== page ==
The coffee giant spent much of the last decade growing to be one of the largest and most profitable food and beverage companies in the world. There was, it seemed, a Starbucks on every corner. In some cities like Vancouver, you could even find two Starbucks outlets on the same corner. But in 2008, reality caught up with the company: Starbucks began the process of closing 600 stores, putting more than 12,000 people out of work.
Obviously, Starbucks is still operating, but the company learned a painful lesson that year: Growing a business is good, but growing it too quickly can have disastrous results.
We’ve been studying some of the elements of business money management that parallel with the elements of personal financial wisdom found in the Bible. It’s important for business owners to watch their corporate expenses, for example, and to use budgets to plan their companies’ finances. Today, we want to look at another principle that can help you build a business the right way: When you grow your business, grow it carefully.
It’s easy to get excited about business growth. If you run a business, and you begin to see some success, the entrepreneur inside of you is going to get a thrill and see new opportunities to expand your operation and (hopefully) make more money. But if you don’t plan your growth carefully, it can easily backfire on you.
In the Bible, Jesus told a parable that helps to illuminate this principle a bit. Let’s look at the short teaching found in Luke 12:16-21:
16 And he told them this parable: “The ground of a certain rich man yielded an abundant harvest.17 He thought to himself, ‘What shall I do? I have no place to store my crops.’
18 “Then he said, ‘This is what I’ll do. I will tear down my barns and build bigger ones, and there I will store my surplus grain. 19 And I’ll say to myself, “You have plenty of grain laid up for many years. Take life easy; eat, drink and be merry.”’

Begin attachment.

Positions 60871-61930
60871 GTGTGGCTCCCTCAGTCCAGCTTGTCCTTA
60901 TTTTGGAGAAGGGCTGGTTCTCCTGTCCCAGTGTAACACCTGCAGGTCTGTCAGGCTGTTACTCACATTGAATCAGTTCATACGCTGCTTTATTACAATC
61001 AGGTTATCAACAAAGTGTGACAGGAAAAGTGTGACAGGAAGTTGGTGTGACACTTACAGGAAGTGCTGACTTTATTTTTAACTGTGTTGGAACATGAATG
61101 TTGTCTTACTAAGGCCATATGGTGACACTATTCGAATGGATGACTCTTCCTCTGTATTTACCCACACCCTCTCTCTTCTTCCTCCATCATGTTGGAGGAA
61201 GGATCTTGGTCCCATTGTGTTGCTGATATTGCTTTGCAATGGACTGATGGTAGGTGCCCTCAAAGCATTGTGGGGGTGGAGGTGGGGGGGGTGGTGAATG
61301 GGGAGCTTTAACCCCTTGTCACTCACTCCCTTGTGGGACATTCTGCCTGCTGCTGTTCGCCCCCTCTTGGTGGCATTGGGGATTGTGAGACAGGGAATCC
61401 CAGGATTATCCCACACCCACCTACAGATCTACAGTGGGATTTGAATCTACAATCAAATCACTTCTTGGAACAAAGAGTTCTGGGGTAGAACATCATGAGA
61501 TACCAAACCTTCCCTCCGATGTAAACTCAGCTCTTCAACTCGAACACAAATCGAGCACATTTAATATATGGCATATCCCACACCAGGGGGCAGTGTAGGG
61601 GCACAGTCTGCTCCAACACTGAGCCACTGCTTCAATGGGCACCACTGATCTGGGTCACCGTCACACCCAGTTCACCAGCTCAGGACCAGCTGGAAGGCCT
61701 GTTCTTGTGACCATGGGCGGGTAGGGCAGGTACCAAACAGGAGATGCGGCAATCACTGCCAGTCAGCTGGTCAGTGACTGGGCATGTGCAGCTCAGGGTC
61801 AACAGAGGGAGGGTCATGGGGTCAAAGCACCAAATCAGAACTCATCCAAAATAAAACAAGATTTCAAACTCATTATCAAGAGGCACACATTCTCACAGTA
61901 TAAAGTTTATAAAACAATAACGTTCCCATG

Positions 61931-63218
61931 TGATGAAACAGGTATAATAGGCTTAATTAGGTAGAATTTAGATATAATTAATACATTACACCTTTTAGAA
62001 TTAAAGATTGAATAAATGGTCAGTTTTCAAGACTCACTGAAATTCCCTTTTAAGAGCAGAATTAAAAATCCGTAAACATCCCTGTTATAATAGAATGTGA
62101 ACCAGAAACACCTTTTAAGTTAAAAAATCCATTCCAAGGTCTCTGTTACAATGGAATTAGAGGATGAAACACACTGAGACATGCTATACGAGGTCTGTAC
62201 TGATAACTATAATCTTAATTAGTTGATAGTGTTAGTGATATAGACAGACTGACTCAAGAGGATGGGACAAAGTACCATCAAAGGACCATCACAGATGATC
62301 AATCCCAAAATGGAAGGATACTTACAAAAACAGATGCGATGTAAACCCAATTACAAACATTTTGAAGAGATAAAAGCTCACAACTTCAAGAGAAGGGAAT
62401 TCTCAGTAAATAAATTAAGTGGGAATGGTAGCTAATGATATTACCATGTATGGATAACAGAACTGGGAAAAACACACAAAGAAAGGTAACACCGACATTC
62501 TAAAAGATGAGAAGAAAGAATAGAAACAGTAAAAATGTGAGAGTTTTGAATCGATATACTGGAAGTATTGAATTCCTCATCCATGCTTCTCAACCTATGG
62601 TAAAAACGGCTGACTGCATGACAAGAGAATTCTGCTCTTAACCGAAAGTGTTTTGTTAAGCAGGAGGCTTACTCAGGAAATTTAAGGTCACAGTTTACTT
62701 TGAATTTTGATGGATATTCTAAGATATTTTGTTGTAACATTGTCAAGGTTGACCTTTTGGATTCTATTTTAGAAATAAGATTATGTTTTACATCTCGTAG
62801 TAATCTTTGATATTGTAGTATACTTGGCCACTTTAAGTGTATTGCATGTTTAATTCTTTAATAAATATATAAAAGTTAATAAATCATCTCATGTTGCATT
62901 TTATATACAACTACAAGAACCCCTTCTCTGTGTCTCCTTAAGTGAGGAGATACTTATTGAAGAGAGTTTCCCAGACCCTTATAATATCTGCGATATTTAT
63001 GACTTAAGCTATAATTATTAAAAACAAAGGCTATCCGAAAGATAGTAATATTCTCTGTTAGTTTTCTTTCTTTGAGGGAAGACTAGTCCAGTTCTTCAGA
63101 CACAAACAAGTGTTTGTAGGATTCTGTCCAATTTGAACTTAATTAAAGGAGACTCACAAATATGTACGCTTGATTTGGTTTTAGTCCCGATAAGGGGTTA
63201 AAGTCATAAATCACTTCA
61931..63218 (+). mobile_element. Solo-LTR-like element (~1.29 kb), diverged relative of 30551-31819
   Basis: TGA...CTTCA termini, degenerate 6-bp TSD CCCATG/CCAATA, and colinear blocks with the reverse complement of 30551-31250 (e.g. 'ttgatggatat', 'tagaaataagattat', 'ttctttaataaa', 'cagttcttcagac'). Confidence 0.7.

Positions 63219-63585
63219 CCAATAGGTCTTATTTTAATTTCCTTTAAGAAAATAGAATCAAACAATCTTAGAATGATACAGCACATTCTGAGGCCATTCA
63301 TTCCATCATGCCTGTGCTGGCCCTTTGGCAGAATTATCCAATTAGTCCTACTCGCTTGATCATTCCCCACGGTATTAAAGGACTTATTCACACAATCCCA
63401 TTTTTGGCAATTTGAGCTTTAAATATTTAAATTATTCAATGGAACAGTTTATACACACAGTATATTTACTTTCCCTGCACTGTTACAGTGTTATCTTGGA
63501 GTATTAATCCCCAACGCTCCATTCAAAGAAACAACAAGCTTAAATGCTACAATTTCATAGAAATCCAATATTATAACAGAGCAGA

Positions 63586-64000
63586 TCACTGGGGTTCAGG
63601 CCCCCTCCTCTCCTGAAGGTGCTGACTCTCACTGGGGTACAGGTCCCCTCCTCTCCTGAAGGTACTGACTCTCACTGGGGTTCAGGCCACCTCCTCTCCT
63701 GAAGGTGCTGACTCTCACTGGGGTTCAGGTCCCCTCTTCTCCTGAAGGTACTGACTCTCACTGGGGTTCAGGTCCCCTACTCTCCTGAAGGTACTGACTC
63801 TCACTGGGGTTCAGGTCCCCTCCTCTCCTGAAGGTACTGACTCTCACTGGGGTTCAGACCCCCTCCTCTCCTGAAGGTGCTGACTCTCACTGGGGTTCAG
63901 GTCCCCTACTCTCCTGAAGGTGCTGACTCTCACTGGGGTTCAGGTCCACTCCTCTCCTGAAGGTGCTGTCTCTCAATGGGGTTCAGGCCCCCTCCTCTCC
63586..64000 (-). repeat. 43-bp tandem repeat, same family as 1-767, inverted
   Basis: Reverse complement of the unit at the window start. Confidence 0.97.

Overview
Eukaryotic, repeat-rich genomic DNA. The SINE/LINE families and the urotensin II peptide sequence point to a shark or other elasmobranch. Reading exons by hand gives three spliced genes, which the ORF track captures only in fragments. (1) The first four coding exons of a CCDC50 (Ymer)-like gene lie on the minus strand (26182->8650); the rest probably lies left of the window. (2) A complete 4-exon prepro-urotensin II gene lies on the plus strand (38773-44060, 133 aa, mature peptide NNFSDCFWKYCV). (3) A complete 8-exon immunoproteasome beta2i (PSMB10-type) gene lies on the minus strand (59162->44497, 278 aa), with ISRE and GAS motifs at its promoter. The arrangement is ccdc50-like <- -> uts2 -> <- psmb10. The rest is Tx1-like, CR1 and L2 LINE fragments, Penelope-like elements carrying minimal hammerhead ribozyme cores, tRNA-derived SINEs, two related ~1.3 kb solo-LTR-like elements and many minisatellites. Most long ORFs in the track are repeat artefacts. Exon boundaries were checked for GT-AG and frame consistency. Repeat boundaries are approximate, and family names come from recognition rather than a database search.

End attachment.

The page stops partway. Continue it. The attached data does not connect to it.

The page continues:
20 “But God said to him, ‘You fool! This very night your life will be demanded from you. Then who will get what you have prepared for yourself?
21 “This is how it will be with whoever stores up things for themselves but is not rich toward God.”
Obviously, this parable is making a larger point about money — that if we spend our energy storing up things for ourselves, instead of pursing the riches of Christ, that we’re bound to lose it all. But we can also learn a more specific lesson about business here.
The farmer in this parable found himself in a situation that is familiar to many business people: He had a great success on his hands, but his operation was not sufficiently scaled to handle it. He made a good decision to grow his operation by building larger facilities. But he erred by assuming that his previous success and his new expansions would take care of him for the rest of his life. He wouldn’t have to do much real work, and the business would keep on growing.
I don’t want to stretch this analogy further than it really goes, but I do hope that you see that this parable gives us reason to be cautious in the ways that we grow our businesses. If we are doing the right things and serving our customers well, growth is going to happen. If we plan well and grow wisely, that growth can become the foundation for widespread success. If we get caught up in our growth and mismanage it, though, we can see everything fall to pieces.
So what are the pitfalls of business growth? Small business experts can teach you much more about those things than we can, but we see obvious trouble in practices like going in to debt to expand a business, hiring employees when you don’t have enough revenues to pay for them, building a business based on consumer fads, or over-saturating the market with your products, services or locations.
If you’re a small business owner in growth mode, we encourage you to carefully study the best ways to expand your company without spreading it too thin. When Starbucks expanded too much, too quickly, it had to close a bunch of under-performing stores in order to keep the company on track. Fortunately for coffee drinkers everywhere, Starbucks was able to scale back without doing too much damage to their business. If you make the same mistake, however, you may not be able to recover so quickly.
Photo by Jim Bahn. Used under Creative Commons License.